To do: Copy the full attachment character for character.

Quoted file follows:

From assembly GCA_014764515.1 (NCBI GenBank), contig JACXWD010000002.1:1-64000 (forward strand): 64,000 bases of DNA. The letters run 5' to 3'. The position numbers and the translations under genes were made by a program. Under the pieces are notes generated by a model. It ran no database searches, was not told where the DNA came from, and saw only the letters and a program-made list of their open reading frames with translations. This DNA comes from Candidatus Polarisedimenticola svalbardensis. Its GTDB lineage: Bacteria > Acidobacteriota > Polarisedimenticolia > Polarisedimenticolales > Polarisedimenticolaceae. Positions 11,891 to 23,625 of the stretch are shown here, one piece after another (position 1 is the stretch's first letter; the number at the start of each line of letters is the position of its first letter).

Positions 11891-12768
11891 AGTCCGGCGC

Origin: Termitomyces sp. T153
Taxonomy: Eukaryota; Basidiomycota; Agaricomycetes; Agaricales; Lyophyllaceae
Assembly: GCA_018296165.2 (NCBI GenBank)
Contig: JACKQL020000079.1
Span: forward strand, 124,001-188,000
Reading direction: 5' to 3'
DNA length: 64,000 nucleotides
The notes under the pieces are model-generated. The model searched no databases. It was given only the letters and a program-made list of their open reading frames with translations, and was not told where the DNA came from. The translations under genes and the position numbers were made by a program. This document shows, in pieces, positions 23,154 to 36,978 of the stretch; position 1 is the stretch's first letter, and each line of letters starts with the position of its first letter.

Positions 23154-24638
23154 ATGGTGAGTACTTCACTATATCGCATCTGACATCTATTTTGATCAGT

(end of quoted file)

From assembly GCA_014764515.1 (NCBI GenBank), contig JACXWD010000002.1:1-64000 (forward strand): 64,000 bases of DNA. The letters run 5' to 3'. The position numbers and the translations under genes were made by a program. Under the pieces are notes generated by a model. It ran no database searches, was not told where the DNA came from, and saw only the letters and a program-made list of their open reading frames with translations. This DNA comes from Candidatus Polarisedimenticola svalbardensis. Its GTDB lineage: Bacteria > Acidobacteriota > Polarisedimenticolia > Polarisedimenticolales > Polarisedimenticolaceae. Positions 11,891 to 23,625 of the stretch are shown here, one piece after another (position 1 is the stretch's first letter; the number at the start of each line of letters is the position of its first letter).

Positions 11891-12768
11891 AGTCCGGCGC

Origin: Termitomyces sp. T153
Taxonomy: Eukaryota; Basidiomycota; Agaricomycetes; Agaricales; Lyophyllaceae
Assembly: GCA_018296165.2 (NCBI GenBank)
Contig: JACKQL020000079.1
Span: forward strand, 124,001-188,000
Reading direction: 5' to 3'
DNA length: 64,000 nucleotides
The notes under the pieces are model-generated. The model searched no databases. It was given only the letters and a program-made list of their open reading frames with translations, and was not told where the DNA came from. The translations under genes and the position numbers were made by a program. This document shows, in pieces, positions 23,154 to 36,978 of the stretch; position 1 is the stretch's first letter, and each line of letters starts with the position of its first letter.

Positions 23154-24638
23154 ATGGTGAGTACTTCACTATATCGCATCTGACATCTATTTTGATCAGT